How It All Began

You have probably heard of Charles Darwin. If you haven't, you might have heard of his book, titled On The Origin Of Species. It was published in 1859 and led to Darwin becoming one of the early pioneers of evolutionary theory.

In this book, he envisioned a "Tree of Life," which is essentially a map of the history of evolution shaped like a branching tree. The Tree of Life isn't really the best metaphor for how evolution actually works (indeed, if we must use a metaphor, a spider’s web may be a better image—a twisted, chaotic mass of diverging lines and broken wisps the radiate outwards).

Nonetheless, the image of the Tree of Life has its uses, and it has led many biologists to trace (or attempt to trace) life on Earth in image form.

The discovery of DNA sequencing allowed scientists to view the precise order of nucleotides in a species' DNA. This showed scientists the genetic relationships among different species. These discoveries are what allowed Carl Woese of the University of Illinois and his colleagues to publish the first-ever "Tree of Life" in the 1970s.

SOURCE: C. Woese et al. 1990

Their "Phylogenetic Tree of Life" has three trunks, each labeled as Eukaryotes, Archaea, and Bacteria. The eukaryotic trunk houses the animals, plants, fungi, and protozoans. The bacteria trunk houses most commonly-known single-celled organisms, such as E. Coli. The Archaea trunk houses extremophiles.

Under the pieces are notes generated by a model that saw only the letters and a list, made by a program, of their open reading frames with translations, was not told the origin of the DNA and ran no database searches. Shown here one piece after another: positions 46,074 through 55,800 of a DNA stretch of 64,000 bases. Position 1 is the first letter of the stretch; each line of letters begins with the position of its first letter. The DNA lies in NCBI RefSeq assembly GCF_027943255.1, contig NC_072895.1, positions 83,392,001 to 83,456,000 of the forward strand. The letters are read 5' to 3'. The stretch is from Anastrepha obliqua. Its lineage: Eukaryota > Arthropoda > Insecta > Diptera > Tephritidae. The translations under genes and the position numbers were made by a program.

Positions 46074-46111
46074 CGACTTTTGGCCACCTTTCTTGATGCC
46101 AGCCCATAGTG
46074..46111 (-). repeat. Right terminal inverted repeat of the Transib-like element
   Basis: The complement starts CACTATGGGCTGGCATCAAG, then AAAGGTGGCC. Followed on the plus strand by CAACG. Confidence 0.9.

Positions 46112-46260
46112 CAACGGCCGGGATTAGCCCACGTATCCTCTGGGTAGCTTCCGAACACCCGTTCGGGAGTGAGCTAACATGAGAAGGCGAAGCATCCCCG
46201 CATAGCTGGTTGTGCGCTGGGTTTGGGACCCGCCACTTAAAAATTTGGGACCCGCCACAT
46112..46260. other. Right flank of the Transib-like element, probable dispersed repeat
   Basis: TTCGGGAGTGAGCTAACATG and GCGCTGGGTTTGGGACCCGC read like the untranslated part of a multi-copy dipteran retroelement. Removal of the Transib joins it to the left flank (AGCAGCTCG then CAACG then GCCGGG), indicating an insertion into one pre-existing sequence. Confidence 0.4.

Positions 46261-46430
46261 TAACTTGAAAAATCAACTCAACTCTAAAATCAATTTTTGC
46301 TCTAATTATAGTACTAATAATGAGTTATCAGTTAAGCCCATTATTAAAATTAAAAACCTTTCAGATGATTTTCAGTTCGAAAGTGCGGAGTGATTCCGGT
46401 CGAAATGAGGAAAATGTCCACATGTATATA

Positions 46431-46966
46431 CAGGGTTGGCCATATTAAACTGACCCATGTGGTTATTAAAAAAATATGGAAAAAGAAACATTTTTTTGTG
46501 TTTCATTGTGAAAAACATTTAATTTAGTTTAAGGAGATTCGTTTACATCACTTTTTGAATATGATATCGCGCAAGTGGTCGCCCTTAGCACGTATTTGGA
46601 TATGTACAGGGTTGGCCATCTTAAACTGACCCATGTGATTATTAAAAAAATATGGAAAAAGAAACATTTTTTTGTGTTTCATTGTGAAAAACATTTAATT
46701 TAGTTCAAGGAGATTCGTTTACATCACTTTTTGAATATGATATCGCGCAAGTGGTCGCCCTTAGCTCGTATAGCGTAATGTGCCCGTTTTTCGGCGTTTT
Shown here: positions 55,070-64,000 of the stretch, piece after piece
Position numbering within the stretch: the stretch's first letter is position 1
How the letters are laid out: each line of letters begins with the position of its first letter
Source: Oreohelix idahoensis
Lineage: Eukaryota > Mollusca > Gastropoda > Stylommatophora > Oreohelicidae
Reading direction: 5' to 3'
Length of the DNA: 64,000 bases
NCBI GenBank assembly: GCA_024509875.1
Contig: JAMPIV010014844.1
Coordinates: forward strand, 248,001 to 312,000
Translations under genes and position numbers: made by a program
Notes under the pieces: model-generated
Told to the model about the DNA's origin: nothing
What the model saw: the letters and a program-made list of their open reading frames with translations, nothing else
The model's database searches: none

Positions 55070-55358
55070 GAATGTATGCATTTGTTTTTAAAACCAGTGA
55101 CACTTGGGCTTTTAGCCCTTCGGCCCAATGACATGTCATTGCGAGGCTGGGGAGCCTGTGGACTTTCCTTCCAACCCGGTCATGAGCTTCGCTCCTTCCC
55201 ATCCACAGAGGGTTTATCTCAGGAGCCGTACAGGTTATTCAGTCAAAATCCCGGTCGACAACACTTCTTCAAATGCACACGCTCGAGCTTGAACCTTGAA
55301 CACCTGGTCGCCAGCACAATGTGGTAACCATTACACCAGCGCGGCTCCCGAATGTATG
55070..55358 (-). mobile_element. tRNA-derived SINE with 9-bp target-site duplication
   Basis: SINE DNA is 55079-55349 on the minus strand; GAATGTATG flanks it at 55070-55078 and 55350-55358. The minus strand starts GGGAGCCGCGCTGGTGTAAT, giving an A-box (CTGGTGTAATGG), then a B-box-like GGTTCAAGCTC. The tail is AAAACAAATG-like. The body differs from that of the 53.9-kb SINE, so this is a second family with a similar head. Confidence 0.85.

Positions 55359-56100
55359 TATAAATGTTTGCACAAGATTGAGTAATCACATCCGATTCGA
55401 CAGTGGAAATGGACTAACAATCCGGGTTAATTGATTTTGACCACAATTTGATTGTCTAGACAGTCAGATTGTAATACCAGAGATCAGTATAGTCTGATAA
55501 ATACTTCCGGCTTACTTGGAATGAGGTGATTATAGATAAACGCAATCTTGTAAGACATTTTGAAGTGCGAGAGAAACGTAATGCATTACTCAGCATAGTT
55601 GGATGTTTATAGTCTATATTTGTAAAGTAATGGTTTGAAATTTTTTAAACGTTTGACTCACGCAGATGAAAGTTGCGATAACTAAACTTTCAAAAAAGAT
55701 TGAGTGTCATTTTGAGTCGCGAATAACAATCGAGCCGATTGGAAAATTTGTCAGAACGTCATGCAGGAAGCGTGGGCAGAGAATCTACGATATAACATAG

A New "Tree of Life"

Armed with this basic start, scientists have long been trying to add to the tree.

Now, Jillian F. Banfield of the University of California, Berkeley and her colleagues found a new method...and a new Tree. They've been collecting microbial species in nature and disassembling and reassembling their genomes. They've effectively created hundreds of new microbial species, which you can see in the the remarkable "Tree" below.

Their findings are published in the journal Nature Microbiology.

SOURCE: Jill Banfield/UC Berkeley, Laura Hug/University of Waterloo

They've been collecting DNA from a huge range of environments, from California meadows to deep sea vents. With over 2,000 known species and DNA from 1,011 newly-discovered species, they created a new "Tree of Life."

The entire history of eukaryotes (from amoeba to human) fits on one single, thin twig. This solidifies the notion that eukaryotes and archaea are closely related. But bacteria make up most of the tree's branches. And a lot of the diversity exists right under our noses: "Meadow soil is one of the most microbially complex environments on the planet," asserts Dr. Laura Hug, one of the researcher in the study.

One long, skinny branch at the base belongs to a group of bacteria that seemed to have barely evolved since their beginning. This shows "survival of the fittest" and "adapting to suit one's ecological niche" at its finest.

That said, there are some concerns about the new tree. Patrick Forterre, an evolutionary biologist from the Pasteur Institute in France, explains that the DNA collected from the field might actually be chimeras, already made up of different species. This would surely be an issue in splicing genomes.

But even with the concerns, Dr. Banfield doesn't believe there will be much development on the bacteria side. If anything, we'll see more evolution in eukaryotes.

How many more unknown species are hiding right under our nose? We don't know exactly, but there's definitely a lot more to discover.

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